Another type is a flash steam generator. In this, hot water is pumped out of the ground, but it isn’t steam. It is pumped into a low-pressure container which causes it to boil, and it is then run through a turbine.
A third type is called a binary cycle generator. These can use water temperatures that are much lower. The hot water runs through a heat exchange which heats up another fluid with a boiling point lower than water. This second fluid then turns to vapor and is run through a turbine.
As of today, there is about 11 gigawatts of electricity produced by geothermal power worldwide. The world’s largest producer is the United States, followed by Indonesia and the Philippines.
The world’s largest geothermal facility is in The Geysers in California which is located about 72 miles north of San Francisco.
The countries which get the highest percentage of their electricity from geothermal are Iceland, El Salvador, Costa Rica, Kenya, and the Philippines which are all over 15%.
What all the countries I’ve mentioned have in common is that they have geothermal facilities located in places where the Earth’s crust is thin, and the heat is easily accessible.
Most are located on the Ring of Fire around the Pacific, the Great Rift Valley in Africa, or between two tectonic plates such as Iceland.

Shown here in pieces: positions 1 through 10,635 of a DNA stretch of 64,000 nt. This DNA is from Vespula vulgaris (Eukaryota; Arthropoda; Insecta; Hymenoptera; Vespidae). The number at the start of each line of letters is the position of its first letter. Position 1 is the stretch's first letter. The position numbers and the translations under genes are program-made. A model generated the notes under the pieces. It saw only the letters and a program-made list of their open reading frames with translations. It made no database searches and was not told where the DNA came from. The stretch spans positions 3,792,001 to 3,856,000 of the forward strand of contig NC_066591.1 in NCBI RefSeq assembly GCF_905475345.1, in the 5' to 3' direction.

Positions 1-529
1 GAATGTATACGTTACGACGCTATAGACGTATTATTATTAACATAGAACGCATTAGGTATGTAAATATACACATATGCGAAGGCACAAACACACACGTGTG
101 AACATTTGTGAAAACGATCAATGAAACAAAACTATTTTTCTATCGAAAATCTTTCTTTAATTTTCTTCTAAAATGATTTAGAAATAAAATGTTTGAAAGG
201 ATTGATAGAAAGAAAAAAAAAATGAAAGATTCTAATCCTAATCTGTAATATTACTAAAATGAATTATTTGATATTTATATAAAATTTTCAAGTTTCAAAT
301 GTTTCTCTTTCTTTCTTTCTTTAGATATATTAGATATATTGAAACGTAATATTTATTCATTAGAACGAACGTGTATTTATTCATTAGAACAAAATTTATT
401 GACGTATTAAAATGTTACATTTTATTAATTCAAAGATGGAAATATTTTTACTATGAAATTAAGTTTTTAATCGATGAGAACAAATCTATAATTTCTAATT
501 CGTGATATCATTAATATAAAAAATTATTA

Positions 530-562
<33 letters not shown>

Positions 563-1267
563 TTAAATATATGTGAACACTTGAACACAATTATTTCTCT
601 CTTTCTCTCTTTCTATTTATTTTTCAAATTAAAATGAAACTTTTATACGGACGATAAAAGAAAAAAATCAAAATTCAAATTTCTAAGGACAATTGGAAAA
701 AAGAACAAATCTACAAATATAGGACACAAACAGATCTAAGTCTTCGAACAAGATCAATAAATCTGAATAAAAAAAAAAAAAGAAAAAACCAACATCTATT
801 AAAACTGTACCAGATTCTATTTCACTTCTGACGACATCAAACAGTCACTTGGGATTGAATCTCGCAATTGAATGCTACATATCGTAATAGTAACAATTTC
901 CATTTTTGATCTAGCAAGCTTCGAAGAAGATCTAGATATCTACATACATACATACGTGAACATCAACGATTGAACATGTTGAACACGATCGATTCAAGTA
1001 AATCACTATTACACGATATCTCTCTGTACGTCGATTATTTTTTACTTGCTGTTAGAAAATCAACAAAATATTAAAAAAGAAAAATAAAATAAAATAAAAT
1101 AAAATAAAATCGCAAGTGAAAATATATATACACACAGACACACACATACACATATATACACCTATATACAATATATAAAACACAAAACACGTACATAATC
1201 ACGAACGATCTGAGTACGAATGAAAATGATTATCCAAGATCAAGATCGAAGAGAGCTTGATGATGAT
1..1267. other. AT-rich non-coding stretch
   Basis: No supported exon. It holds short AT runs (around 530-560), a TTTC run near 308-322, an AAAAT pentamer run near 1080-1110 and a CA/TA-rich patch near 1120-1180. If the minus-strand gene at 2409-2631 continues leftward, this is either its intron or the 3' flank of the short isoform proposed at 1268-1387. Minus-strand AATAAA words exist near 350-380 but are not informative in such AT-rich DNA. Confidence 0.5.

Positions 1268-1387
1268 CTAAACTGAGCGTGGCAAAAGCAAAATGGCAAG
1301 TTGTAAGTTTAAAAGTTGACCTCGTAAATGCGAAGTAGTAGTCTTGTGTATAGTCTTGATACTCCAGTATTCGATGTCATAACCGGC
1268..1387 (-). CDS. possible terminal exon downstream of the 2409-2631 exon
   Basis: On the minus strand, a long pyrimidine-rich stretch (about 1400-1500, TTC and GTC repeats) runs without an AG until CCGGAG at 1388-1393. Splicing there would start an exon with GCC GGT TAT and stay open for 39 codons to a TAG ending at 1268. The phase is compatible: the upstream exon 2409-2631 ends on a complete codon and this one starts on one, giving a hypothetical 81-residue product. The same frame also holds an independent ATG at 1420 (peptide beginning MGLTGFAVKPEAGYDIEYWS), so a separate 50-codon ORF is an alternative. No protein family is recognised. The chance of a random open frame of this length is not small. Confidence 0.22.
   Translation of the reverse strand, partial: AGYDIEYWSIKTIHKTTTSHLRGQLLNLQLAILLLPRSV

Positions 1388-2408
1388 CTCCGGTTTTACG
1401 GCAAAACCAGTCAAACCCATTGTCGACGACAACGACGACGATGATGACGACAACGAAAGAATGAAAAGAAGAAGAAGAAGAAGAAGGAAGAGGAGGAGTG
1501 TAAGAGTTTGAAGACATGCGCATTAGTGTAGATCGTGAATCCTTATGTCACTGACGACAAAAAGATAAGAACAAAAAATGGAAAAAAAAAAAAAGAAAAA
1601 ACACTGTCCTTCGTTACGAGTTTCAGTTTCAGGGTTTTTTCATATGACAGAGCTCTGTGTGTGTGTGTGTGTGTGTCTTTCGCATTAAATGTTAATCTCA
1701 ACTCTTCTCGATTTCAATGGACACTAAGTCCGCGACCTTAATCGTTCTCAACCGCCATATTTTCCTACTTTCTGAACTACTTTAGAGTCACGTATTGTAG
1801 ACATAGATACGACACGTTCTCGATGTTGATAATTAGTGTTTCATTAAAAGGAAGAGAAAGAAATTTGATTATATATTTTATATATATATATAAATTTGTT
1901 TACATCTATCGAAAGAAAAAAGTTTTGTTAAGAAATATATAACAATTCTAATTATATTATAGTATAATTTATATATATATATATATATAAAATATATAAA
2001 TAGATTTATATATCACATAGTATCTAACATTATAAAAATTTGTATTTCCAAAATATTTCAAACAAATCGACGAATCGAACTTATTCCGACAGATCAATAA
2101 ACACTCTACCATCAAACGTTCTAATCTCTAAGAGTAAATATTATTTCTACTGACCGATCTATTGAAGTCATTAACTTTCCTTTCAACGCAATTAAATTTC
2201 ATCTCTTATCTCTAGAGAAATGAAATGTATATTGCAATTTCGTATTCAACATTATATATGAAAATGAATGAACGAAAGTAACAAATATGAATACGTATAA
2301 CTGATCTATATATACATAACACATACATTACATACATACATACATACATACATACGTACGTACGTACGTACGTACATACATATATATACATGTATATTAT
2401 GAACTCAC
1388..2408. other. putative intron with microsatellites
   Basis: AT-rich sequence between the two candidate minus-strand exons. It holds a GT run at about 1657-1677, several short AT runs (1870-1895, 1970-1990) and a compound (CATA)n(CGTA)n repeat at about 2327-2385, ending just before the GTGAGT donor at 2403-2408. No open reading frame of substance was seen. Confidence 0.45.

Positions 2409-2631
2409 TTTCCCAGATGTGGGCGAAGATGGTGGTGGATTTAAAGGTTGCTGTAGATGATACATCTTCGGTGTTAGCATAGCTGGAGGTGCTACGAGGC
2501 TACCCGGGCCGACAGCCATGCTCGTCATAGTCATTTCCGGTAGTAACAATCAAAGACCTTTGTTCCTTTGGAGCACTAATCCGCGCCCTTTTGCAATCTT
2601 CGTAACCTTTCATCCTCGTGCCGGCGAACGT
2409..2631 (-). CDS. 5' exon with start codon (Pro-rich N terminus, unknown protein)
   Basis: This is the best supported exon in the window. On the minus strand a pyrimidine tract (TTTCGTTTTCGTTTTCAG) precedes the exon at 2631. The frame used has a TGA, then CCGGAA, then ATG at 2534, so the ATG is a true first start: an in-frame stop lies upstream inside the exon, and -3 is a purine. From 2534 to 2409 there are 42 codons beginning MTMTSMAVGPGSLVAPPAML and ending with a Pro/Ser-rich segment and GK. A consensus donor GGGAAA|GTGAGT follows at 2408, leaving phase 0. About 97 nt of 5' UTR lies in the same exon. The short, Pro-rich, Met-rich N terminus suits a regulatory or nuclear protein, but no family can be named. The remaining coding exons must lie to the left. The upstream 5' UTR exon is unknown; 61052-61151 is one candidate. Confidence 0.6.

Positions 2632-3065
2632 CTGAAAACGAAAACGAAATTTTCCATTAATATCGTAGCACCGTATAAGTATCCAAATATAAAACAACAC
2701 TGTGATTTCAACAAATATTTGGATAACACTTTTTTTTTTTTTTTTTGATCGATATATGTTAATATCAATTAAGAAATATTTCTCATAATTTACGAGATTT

Globally, the total amount of electricity provided by geothermal is only about 1%.
The real question is if the Earth’s heat is located right beneath all our feet, and if it requires no fuel, and it is clean and available 24/7, why don’t we use geothermal power everywhere?
In theory, and I do mean in theory, we could. However, it would be really expensive.
The current geothermal power plants are located where it is cheap to access the Earth’s heat.
As you get away from these places, getting to that heat requires drilling deeper down. More importantly, it almost always requires drilling through bedrock.
Most oil and gas drilling is done through sedimentary rock which is relatively easy to drill through. Igneous rock like basalt or granite is much harder and much more difficult to drill through.
Moreover, the deeper you drill, regardless of what you drill through, the more expensive it gets. To get to a point where temperatures are enough to boil water, you need to drill to about 4 kilometers or about 2 and a half miles.